Monday, August 10, 2009

Traveling Mindfully

My vacations aren't always restful. Usually, they're anything but, especially if they involve any kind of tourism: I have my list of must-sees from the guide book, and it's often a race agaisnt the clock to see as much as possible before I leave.

I love to travel, and thanks to cheap airfares and short distances, I've been fortunate to visit a number of beautiful European cities since I've lived in France: Barcelona, Berlin, Rome, and now Amsterdam (not to mention all the lovely French places I've been to). But lately I've been thinking about how I travel, and wondering what I really see when I visit a place at my usual pressured pace. Am I really any different from the stereotypical harried and hurried sneaker-clad tourist rushing from one site to the next, only stopping long enough to snap a few photos?

I'm not so sure. In fact, I suspect that I'm just as much of a point-and-shoot tourist as the next person; checking off my mental list, consuming rather than experiencing, the camera actually blocking my view. And it's honestly pretty exhausting most of the time.

Since I'm trying to bring more mindfulness into my daily life it certainly seems worth doing the same on vacation. This summer is therefore my experiment mindful traveling.

So here I am about to leave Amsterdam, and it's been a very different trip already. For starters I gave myself a little more time - 6 days instead of the usual 3 or 4. And when I was tempted to rush, my broken toe soon slowed me back down. While I was initially cursing this injury that took place on the very first day of my vacation, it ocurred to me later that the timing was just right. My injury doesn't keep me from walking, but I'm forced to stroll at a more leisurely pace - flâner as the French say - which is no easy thing for me.

I also spent 3 days of this trip with a baby, my friend A.'s 10-month old son J. And I quickly realized that babies don't just slow you down, they actually stop you right in your tracks. No matter what we had planned, we'd periodically need to head back to the apartment for a diaper change, food, sleep, etc. Or J. would just get too heavy for A. to carry in the sling for very long, and his tolerance for the stroller was pretty short-lived. So our time was basically organized around what baby J. could handle.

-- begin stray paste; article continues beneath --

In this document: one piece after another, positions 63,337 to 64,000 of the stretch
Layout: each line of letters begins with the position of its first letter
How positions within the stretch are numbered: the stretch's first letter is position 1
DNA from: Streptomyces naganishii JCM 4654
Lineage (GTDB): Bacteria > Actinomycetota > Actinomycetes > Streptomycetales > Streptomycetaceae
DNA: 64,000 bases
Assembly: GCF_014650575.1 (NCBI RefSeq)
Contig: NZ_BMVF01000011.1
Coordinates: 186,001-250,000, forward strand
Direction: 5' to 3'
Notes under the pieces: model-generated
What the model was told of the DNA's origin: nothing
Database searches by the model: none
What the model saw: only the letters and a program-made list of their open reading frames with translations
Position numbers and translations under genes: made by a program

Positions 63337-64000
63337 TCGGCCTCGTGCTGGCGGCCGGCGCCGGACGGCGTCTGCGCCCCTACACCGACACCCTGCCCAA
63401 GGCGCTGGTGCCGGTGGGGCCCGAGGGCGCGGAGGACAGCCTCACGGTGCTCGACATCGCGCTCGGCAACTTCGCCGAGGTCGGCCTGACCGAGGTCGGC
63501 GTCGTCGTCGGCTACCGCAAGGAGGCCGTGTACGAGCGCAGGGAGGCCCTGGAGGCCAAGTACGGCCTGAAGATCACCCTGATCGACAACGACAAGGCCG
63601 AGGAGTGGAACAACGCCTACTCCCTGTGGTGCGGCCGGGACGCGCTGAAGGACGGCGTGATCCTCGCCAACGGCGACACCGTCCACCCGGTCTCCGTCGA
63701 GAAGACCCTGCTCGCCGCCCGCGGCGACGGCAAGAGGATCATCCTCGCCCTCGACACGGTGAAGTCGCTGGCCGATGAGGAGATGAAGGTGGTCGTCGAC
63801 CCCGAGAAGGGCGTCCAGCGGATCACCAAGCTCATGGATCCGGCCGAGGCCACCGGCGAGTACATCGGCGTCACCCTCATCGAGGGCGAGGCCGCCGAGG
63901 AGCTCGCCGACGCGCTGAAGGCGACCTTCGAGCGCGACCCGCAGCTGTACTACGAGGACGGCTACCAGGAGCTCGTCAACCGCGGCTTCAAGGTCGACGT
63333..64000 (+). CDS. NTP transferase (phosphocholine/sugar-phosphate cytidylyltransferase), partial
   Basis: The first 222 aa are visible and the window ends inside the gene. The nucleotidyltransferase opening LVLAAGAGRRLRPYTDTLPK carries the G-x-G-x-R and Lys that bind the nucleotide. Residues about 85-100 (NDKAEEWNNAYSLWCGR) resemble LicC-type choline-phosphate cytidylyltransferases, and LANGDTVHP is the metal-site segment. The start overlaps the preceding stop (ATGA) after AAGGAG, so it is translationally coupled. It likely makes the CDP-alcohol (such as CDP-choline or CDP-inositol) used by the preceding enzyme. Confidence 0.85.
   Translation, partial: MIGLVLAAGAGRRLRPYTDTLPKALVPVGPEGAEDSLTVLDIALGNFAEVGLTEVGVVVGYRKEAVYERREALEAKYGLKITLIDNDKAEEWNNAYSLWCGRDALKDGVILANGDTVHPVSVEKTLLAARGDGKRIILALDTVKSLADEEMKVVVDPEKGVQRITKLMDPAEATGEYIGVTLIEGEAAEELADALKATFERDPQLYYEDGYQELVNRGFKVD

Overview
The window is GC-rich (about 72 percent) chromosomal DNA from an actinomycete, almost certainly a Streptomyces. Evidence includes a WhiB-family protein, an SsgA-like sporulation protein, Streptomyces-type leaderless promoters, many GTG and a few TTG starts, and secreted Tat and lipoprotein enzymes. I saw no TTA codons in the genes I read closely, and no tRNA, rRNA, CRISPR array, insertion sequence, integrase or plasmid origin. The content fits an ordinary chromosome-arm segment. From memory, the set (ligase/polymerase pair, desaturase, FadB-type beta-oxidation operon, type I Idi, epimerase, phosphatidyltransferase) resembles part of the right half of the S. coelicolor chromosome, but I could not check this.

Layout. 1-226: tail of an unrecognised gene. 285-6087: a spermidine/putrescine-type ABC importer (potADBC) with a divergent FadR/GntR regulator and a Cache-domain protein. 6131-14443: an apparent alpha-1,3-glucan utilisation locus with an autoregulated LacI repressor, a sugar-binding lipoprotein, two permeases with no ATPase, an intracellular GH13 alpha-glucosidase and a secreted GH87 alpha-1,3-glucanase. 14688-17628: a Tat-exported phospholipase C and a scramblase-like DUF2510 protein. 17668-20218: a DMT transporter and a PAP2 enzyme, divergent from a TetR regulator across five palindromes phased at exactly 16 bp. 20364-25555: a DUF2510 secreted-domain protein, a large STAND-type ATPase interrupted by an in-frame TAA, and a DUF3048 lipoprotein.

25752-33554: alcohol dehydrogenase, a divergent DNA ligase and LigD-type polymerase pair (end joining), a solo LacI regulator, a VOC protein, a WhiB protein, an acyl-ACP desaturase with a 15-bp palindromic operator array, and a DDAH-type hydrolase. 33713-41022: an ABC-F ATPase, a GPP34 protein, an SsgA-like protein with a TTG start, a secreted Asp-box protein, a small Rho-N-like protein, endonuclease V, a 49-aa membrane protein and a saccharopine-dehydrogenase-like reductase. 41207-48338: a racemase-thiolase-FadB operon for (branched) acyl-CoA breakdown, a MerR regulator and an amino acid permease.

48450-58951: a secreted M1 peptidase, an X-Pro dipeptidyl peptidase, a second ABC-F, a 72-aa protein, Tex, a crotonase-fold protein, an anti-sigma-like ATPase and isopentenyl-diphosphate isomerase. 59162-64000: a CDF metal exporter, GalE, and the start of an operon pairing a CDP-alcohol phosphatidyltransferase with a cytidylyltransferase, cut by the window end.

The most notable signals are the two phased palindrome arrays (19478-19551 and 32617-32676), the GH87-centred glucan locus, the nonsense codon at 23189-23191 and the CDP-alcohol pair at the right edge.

Luckily we had rented a little studio in the center of town so getting back to the apartment was easy. And since I had expected that the baby would cramp my style, I tacked on a extra few days to my trip so that I could do things the baby made impossible, like riding a bike, going to museums, eating in restaurants. Above all, it was a real pleasure to spend time with my friend and little baby J., so the first part of my trip was great. And the broken toe and the baby both provided me with endless opportunities to work on my patience and mindfulness.

For example, I've never actually spent that much time in my residence while traveling, which would have been extremely frustrating if I'd had a long list of things to do. But I kept thinking of a gatha (a sort of short poem to meditate on) from Plum Village: "Nowhere to go, nothing to do."

It's a strange, even incongruous gatha for a tourist, but in the end it was perfect: I'm on holiday in a beautiful place, and all I have to do is be here and appreciate where I am - stop and smell the foreign roses, so to speak (which I did a couple of times, actually - they smelled the same :-).

I saw less of Amsterdam by going more slowly, but I feel like I saw things differently. I never actually sat this much on holiday before, yet here I would spend hours just gazing out of the window of our apartment: watching people whizz by on the bicycle path below; observing the activities of the police station across the street; or spying on the prostitutes leaning out of their red-lit windows, trying to lure in customers. Or I'd sit on a bench in a plaza with an ice cream cone, or sipped a drink at an outdoor café while watching an elderly man in a G-string perform acrobatic feats on a rope above us (seriously - I'll post pictures as soon as I can). And my very favorite: sitting on the edge of a canal to give my toe a rest, feet dangling above the calm waters. Miraculously, I sat without impatience, just absorbing the energy of the water, the atmostphere, the city itself. Observing, eavesdropping, noticing simialrities and differences.

Forced to slow down and even sit, I'm slowly learning to sit and slow down. I'm usually terrible at relaxing and doing nothing, but here in Amsterdam I really put the gatha I mentioned into practice: In a place where there are a million things to do, I resolutely enjoyed doing none of them!


Anonymous said...

we loved it, too =)
a. and j.

vicki hartman said...

that sounds like the perfect way to enjoy a vacation and a busy city! good for you, i will take it as inspiration.